Dave Carranza, left, and Markus serve Dallas’ leather community from the Main Street shop.
After 15 years, Leather Masters evolves with the culture it has served
JOHN CARDER MCCLANAHAN | Contributing Writer
In a backroom workshop on a stretch of Main Street in Deep Ellum, Michael Watts fastens shiny steel studs to a cane. A seamstress sits at a sewing machine and holds a black codpiece in place under a needle while another employee weaves threads through a piece of rawhide. The products they fashion might raise some eyebrows, but for those in love with the culture, they are gateways to nirvana.
Many think of leather as an instrument for looking fabulously macho, while others just consider it dead bovine. But say the term “leather community,” and you conjure something specific: People who immerse themselves in a taboo world (popularized in recent years by the popularity of Fifty Shades of Grey). For much of the gay community, of course, this has been common knowledge. And in North Texas, one reason has been Leather Masters.
For almost 15 years here, founder Dave Carranza sold wares geared for locals involved in leather subculture, which often includes elements of BDSM.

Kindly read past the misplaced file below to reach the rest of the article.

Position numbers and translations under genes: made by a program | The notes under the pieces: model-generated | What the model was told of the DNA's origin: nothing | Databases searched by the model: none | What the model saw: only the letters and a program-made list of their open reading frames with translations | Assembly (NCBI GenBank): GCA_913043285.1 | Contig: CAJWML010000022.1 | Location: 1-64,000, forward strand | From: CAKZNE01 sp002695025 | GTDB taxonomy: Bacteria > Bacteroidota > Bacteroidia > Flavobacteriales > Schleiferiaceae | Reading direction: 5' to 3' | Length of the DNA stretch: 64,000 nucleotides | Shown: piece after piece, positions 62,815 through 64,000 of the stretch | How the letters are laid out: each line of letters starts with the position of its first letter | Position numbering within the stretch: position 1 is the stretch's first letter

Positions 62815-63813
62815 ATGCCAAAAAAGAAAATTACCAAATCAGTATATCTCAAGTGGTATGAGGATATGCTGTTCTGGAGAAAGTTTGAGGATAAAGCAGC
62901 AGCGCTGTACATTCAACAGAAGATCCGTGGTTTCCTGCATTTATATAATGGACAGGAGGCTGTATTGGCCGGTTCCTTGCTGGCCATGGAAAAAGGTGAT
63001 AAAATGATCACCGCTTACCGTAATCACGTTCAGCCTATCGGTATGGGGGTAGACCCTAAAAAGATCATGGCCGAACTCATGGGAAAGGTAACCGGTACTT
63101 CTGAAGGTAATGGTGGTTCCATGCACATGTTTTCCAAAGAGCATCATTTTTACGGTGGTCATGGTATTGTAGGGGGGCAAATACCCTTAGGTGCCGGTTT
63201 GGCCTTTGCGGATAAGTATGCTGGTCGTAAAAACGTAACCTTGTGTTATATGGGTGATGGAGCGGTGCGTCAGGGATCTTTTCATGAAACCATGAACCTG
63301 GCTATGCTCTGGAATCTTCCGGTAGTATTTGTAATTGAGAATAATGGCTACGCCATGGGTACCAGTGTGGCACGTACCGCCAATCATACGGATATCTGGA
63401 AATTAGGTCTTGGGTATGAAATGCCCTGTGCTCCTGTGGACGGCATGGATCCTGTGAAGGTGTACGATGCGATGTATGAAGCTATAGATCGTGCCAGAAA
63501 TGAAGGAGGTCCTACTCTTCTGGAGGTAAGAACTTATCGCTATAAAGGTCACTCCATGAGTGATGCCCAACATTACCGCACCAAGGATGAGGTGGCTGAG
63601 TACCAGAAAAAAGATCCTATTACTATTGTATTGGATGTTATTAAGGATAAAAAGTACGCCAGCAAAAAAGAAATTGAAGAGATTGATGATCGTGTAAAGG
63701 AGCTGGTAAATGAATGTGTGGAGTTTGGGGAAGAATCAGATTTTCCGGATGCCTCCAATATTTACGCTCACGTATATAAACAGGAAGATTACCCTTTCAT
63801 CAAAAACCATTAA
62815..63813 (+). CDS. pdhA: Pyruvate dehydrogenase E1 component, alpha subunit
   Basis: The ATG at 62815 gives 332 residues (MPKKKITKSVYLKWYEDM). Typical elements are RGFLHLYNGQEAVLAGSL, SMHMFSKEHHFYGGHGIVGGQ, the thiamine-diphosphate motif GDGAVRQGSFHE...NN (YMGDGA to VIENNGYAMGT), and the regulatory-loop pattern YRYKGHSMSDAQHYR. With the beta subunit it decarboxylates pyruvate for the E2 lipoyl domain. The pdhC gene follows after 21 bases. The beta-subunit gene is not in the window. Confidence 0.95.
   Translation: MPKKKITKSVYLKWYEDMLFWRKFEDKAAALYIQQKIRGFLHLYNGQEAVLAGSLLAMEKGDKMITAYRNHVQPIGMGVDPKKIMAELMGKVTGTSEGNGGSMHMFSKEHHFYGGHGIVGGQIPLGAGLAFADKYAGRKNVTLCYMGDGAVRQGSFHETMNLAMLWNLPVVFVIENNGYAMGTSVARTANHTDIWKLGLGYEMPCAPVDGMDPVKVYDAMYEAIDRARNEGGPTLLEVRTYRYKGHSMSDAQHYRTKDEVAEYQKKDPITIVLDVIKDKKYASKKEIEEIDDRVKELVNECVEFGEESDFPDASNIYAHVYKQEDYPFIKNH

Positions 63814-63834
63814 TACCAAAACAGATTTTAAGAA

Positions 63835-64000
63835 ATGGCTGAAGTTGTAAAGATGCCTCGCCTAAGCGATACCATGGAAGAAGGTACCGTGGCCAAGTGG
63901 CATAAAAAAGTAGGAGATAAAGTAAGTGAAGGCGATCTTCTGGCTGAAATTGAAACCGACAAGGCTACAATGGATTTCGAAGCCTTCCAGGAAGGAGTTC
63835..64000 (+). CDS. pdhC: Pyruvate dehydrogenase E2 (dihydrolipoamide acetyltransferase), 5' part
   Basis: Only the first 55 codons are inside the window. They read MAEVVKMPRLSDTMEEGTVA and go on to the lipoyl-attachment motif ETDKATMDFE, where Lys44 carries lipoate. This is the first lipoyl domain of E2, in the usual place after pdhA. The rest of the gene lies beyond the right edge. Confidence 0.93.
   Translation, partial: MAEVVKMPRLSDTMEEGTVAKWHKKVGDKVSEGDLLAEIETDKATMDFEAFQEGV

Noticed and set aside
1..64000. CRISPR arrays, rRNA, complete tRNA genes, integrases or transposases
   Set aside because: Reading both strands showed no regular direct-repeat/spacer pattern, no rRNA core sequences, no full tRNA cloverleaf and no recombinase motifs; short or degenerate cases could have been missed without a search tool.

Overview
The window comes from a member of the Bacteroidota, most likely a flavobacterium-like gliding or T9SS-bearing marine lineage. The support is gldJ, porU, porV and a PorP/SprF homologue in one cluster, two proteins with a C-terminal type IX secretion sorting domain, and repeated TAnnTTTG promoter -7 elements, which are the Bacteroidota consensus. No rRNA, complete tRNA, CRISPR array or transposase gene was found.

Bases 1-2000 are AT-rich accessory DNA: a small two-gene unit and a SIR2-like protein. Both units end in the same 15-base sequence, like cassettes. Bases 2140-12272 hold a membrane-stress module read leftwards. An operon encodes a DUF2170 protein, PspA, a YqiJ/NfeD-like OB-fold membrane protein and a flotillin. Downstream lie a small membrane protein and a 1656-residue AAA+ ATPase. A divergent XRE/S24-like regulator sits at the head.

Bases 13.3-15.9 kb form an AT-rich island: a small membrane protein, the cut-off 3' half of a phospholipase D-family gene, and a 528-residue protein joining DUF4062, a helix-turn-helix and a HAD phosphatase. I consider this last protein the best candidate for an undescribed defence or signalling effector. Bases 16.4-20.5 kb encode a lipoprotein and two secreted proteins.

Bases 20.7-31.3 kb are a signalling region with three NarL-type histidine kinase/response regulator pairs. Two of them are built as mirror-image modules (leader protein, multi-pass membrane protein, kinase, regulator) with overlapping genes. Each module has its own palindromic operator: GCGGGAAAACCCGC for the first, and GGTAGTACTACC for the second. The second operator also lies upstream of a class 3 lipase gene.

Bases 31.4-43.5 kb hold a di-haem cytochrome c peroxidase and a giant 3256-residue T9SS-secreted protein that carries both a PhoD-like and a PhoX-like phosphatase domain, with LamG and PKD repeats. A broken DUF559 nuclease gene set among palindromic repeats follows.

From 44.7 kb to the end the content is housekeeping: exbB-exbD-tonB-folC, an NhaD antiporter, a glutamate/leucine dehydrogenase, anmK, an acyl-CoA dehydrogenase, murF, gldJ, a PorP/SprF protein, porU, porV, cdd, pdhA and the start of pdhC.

Leather Masters has housed a galaxy of pansexual leatherwear — vests, cuffs, collars, masks, codpieces and various sex toys, and will continue to do so. But later this spring, Carranza will retire, and the store will change ownership and move its location.
After the ink dries on the paperwork, Carranza will hand the leash to Markus (he uses a mononym), who plans to continue diversifying the shop’s wares while keeping customer favorites. But more so than selling products for style and pleasure, Markus wants to use Leather Masters to educate the public about BDSM safety and eradicate negative social stigma tied to the lifestyle.
“Right now, we are in the full process of doing a full makeover of Leather Masters, a rejuvenation of it,” says Markus. “We teach people about consent and how to follow protocols to make sure you’re not offending someone. Not just consent between you and your partner, but also consent for those people that are around you. And we want to teach people how to do things safely to make sure no one’s getting hurt. If you don’t know what you’re doing, someone could get really hurt. But where do you go for education?”
In 1989, Carranza and his partner at the time kickstarted the first Leather Masters from their garage in San Jose, Calif. During the late ’80s and ’90s, Carranza was deep into the lifestyle and frequented California’s few shops where leathermen could shop for a variety of their apparel.